An Arnold & Porter Kaye Scholer partner urged California lawmakers Thursday not to lower the standard of proof for sexual harassment, arguing that state and federal courts in the Ninth Circuit have “done a good job” handling such complaints under current law.
David Reis, head of Arnold & Porter’s labor and employment group, told a joint legislative committee hearing studying whether the standard is adequate that high-profile harassment cases highlighted by groups such as “Me Too” and “We Said Enough” already go “well past the legal line.”
Reis’ testimony was part of a wide-ranging hearing prompted by the national uproar over numerous harassment accusations as well as complaints about the culture in California’s Capitol—complaints that have led to the resignations of two Assembly members and the retention of law firms for investigations.
State lawmakers have already responded with legislation that includes a bill that would ban secret settlements in sexual harassment and sexual discrimination suits.
Reis compared news coverage of the national misconduct fury to learning that lead-footed drivers are “causing lots of problems” and “nobody is reporting it.”
“The question is that whether in response to people driving 90 and 100 miles per hour is the appropriate solution for us to lower the speed limit and say that 65 or 55 is too high, it ought to be lower,” he said. “The shocking conduct we’re all seeing, I would submit to you, is exceeding the current speed limits by far.”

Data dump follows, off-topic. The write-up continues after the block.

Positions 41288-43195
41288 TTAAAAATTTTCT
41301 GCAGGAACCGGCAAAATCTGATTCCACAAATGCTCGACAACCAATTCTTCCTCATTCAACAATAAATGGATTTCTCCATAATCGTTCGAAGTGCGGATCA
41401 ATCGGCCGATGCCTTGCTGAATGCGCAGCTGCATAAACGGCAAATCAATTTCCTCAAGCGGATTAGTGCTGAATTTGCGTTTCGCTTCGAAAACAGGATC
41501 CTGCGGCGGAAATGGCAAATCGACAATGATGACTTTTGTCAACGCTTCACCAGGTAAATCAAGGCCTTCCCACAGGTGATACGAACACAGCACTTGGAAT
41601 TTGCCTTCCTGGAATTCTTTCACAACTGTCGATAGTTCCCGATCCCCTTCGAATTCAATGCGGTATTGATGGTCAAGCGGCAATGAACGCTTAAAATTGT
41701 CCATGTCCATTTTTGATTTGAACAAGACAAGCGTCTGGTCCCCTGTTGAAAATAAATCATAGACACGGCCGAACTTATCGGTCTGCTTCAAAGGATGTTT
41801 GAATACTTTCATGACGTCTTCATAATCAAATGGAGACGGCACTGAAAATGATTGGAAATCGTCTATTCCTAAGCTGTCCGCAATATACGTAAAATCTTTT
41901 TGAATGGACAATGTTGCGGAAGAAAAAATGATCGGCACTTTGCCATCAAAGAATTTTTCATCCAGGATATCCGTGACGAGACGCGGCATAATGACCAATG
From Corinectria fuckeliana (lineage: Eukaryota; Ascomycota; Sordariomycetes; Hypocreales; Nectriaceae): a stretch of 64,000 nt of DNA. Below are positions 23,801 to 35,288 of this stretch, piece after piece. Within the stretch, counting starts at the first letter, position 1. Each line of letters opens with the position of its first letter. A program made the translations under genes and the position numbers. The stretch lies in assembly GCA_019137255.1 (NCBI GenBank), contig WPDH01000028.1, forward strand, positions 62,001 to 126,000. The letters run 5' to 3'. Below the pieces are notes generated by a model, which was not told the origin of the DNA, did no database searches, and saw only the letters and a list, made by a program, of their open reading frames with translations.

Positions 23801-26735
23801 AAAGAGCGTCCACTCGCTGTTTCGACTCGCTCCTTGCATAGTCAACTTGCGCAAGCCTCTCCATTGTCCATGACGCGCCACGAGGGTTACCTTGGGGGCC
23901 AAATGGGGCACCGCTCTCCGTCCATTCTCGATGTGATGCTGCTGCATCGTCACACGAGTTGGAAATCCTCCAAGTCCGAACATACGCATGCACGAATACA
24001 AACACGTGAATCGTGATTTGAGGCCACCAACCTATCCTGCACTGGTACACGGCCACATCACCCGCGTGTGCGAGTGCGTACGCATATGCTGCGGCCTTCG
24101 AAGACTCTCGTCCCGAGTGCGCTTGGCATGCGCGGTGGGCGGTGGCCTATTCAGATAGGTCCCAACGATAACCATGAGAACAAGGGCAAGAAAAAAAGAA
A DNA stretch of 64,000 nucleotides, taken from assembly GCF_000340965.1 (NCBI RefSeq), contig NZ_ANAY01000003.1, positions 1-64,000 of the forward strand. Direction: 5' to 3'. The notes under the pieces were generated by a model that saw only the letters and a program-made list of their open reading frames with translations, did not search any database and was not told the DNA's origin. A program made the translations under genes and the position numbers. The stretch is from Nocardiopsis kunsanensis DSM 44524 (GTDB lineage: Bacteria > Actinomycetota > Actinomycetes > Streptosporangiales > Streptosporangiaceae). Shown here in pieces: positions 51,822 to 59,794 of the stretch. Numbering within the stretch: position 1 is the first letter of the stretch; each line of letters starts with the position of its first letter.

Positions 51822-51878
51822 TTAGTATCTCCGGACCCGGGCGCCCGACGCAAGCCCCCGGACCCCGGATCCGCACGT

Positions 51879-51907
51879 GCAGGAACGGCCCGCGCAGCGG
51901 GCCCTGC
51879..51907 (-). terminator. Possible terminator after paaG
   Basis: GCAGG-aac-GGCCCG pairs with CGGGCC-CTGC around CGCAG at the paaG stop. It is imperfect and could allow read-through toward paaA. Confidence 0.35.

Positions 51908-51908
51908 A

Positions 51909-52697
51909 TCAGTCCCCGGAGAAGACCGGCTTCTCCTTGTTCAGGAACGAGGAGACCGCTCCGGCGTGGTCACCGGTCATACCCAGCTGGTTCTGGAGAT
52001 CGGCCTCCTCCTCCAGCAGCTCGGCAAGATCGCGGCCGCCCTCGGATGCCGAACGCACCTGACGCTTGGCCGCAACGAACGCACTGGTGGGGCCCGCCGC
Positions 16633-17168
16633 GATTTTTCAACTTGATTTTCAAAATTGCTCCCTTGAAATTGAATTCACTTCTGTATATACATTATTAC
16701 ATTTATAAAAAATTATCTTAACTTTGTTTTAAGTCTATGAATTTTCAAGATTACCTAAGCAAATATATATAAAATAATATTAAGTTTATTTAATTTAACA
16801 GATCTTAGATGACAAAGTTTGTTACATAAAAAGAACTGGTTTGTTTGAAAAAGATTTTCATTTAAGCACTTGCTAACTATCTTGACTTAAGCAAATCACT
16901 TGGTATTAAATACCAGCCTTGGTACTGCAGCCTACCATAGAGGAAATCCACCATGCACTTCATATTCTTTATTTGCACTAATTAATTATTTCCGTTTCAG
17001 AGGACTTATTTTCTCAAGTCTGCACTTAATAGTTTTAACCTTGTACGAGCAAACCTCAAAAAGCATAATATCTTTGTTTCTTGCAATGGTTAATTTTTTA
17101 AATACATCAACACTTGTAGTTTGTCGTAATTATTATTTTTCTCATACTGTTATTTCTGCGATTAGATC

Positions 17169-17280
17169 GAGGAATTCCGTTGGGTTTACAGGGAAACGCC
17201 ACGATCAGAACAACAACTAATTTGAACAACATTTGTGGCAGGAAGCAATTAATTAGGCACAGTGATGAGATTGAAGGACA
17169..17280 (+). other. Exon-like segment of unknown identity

Senate Judiciary Chairwoman Hannah-Beth Jackson has called for a review of whether the “severe or pervasive standard” required for plaintiffs to prove hostile workplace harassment is too high a bar. Jackson said Thursday she’s keeping an open mind about possible changes. She has not introduced legislation.
“The impetus for our hearing is the fact that sexual harassment seems to be able to endure despite current laws against it,” she said. “We may all conclude that some kind of change to the law is needed. We may all conclude that our current legal standards are sufficient but that they’re sometimes misapplied by the courts. Perhaps we’ll determine that the standard is best left alone.”
Wendy Musell, a plaintiff-side employment partner at Stewart & Musell, said too often courts are dismissing misconduct as a one-time occurrence or a “stray remark.” Judicial decisions, too, in harassment cases are inconsistent, she said.
“There’s different justice depending on which courtrooms and judges you get,” Musell said.
A Senate Judiciary Committee white paper suggested that lawmakers could consider changing California’s standard to a finding—first suggested by U.S. Supreme Court Justice Ruth Bader Ginsburg in Harris v. Forklift Systems—that the harassment so altered working conditions for the plaintiff that it became “more difficult to do the job.” Another alternative, the committee wrote, is New York City’s human rights law, which was interpreted by an appellate court to mean that harassment occurs when a plaintiff proves she has been treated “less well” than her co-workers because of her gender.
Reis, however, cautioned that changing harassment laws would prove “a very clumsy way to shape human behavior.” He suggested lawmakers consider ways to “immunize” employers for passing along information about workers’ harassment records to other future employers.